Advocate Lutheran General Hospital starts using lifesaving artificial intelligence to detect and treat strokes faster
Advocate Lutheran General Hospital this month started using artificial intelligence software that can detect and initiate treatment for stroke far faster than usual, becoming the first hospital in Illinois, Wisconsin and Indiana to do so.
The hospital launched a mobile software platform, built by San Francisco based Viz.ai, to reduce the time it takes to detect a stroke.
Viz can reduce the time needed to triage, diagnose and begin treating a stroke from an hour to six minutes. The platform relies on a computer algorithm to analyze brain scans and identify strokes caused by blockages in major arteries.
Patients are immediately triaged directly to a stroke specialist, who is alerted to view the scans from their mobile device anytime, anywhere. A multidisciplinary team, consisting of nurses, technicians, anesthesiologists, neurosurgeons, neurologists and more, will connect and converse in real-time via the Viz app with continued updates on the patient's status.
Close supervision is still required, and radiologists will continue to analyze the scans, but the artificial intelligence will significantly increase a patient's chances of a good outcome and provide the highest level of interpretation.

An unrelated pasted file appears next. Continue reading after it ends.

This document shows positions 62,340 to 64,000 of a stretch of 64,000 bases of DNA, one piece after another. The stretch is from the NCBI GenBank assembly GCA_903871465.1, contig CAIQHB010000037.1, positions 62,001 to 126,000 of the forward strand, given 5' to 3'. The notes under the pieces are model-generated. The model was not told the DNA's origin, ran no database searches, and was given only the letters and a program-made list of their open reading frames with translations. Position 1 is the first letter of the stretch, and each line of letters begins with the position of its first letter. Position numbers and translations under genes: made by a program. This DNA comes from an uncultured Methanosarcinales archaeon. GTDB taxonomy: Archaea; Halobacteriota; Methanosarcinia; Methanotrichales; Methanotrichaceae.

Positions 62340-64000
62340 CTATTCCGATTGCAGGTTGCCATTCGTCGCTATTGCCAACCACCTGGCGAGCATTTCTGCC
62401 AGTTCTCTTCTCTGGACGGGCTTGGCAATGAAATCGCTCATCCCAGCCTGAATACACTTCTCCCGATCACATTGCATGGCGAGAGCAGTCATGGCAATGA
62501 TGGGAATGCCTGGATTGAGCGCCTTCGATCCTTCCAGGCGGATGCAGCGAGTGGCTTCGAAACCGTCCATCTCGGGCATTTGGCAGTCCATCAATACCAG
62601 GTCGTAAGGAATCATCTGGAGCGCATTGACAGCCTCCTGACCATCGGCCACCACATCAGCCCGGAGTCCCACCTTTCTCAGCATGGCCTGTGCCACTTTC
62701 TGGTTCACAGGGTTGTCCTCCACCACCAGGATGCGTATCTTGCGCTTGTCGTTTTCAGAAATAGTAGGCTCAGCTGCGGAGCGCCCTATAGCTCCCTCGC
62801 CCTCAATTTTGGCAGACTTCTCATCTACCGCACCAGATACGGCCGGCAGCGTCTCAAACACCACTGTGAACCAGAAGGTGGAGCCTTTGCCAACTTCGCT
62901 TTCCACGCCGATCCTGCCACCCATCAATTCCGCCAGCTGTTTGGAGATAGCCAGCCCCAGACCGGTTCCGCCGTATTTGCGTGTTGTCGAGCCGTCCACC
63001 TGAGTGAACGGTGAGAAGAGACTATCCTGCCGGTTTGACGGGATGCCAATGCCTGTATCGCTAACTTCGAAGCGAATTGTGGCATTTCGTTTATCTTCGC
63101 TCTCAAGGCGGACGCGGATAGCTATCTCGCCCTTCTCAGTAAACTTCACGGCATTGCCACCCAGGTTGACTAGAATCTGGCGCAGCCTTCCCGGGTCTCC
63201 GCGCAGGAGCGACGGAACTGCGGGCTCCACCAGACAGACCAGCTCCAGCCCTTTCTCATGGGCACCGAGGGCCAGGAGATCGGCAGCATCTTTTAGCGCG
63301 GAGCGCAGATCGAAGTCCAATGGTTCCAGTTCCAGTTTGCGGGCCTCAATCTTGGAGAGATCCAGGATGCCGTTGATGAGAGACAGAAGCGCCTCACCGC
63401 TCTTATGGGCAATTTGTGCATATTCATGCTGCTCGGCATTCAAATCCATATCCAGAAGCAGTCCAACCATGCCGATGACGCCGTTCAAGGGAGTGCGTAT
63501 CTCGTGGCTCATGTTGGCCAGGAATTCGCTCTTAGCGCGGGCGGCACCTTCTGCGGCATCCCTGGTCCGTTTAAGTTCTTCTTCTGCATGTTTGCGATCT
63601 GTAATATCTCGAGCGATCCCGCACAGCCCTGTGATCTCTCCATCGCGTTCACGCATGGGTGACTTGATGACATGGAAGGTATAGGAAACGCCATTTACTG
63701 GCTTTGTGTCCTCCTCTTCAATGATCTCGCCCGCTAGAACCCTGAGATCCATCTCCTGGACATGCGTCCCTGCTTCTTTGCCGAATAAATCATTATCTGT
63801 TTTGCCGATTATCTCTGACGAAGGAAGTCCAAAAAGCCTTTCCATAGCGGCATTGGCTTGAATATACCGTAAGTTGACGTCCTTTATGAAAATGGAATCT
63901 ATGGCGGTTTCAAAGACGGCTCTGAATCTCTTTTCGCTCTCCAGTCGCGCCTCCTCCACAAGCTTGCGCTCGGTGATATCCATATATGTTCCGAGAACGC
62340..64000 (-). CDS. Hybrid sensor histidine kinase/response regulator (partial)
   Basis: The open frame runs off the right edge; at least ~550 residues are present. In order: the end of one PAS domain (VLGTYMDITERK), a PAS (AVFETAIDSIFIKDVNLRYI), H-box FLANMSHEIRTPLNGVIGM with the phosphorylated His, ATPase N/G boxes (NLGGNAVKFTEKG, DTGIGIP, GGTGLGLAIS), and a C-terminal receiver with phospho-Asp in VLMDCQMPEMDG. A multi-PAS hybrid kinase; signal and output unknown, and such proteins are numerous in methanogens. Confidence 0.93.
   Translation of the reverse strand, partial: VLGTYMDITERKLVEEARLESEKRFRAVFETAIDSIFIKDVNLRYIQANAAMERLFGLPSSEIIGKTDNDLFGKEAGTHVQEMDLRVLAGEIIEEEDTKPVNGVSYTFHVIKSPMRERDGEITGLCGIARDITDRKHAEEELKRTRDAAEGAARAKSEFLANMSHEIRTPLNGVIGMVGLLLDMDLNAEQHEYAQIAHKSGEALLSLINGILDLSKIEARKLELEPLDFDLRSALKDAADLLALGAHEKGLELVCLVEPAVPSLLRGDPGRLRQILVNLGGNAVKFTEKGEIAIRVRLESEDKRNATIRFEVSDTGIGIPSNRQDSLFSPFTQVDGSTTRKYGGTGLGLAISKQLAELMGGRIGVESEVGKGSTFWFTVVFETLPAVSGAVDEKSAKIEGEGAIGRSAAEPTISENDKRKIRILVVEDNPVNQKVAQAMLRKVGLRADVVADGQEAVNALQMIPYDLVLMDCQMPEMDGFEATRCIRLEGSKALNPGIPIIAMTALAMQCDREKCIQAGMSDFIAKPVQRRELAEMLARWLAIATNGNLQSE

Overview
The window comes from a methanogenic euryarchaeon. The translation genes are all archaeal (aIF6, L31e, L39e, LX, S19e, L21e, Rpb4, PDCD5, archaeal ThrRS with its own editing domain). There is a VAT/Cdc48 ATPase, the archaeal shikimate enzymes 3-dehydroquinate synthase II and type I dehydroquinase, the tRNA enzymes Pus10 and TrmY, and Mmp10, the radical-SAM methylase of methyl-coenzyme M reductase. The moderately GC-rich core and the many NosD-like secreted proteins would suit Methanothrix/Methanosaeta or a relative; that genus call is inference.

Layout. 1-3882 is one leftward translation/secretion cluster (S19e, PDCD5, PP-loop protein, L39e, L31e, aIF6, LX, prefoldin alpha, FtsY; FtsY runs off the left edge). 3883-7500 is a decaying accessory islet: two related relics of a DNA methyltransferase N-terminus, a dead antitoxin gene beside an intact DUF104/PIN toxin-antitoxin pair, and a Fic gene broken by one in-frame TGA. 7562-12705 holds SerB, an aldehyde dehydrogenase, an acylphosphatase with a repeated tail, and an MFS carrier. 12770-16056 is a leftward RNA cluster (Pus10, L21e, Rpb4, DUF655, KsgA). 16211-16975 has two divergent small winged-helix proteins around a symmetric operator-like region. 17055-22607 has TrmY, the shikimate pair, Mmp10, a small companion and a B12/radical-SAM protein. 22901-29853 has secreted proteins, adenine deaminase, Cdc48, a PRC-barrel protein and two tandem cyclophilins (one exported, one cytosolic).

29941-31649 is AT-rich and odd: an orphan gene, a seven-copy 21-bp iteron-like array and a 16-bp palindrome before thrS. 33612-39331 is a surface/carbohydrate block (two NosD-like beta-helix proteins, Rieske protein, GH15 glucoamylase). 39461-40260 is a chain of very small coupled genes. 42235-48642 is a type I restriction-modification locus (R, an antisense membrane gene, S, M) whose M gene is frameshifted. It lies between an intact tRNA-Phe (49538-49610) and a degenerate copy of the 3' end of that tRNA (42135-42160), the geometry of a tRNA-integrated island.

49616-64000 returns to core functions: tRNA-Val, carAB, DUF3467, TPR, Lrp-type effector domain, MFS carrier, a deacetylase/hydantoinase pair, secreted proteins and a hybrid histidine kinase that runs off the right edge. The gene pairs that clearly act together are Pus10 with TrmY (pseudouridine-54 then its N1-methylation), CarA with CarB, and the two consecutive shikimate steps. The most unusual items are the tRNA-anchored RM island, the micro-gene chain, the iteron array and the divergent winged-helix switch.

Time is critical to minimize the damage a stroke can cause: A person suffering a stroke can lose two million brain cells per minute while awaiting treatment.
According to the Centers for Disease Control and Prevention, someone has a stroke every 40 seconds in the U.S., and stroke is the leading cause of serious, long-term disability.
"When it comes to stroke care, every second counts. This technology will allow our team to deliver lifesaving care much more swiftly and efficiently," says Dr. Demetrius Lopes, director of the Stroke Program at Advocate Health Care. "As a Comprehensive Stroke Center, Advocate Lutheran General is well positioned to adopt Viz.ai as part of our comprehensive neurological stroke treatment program."
The computer-aided triage technology will be used by Advocate Aurora Health's entire 28-hospital system by early 2020 as part of its unwavering commitment to providing immediate care to patients experiencing acute strokes. Advocate Aurora will become the largest hospital network uniting the skills of doctors across the two states.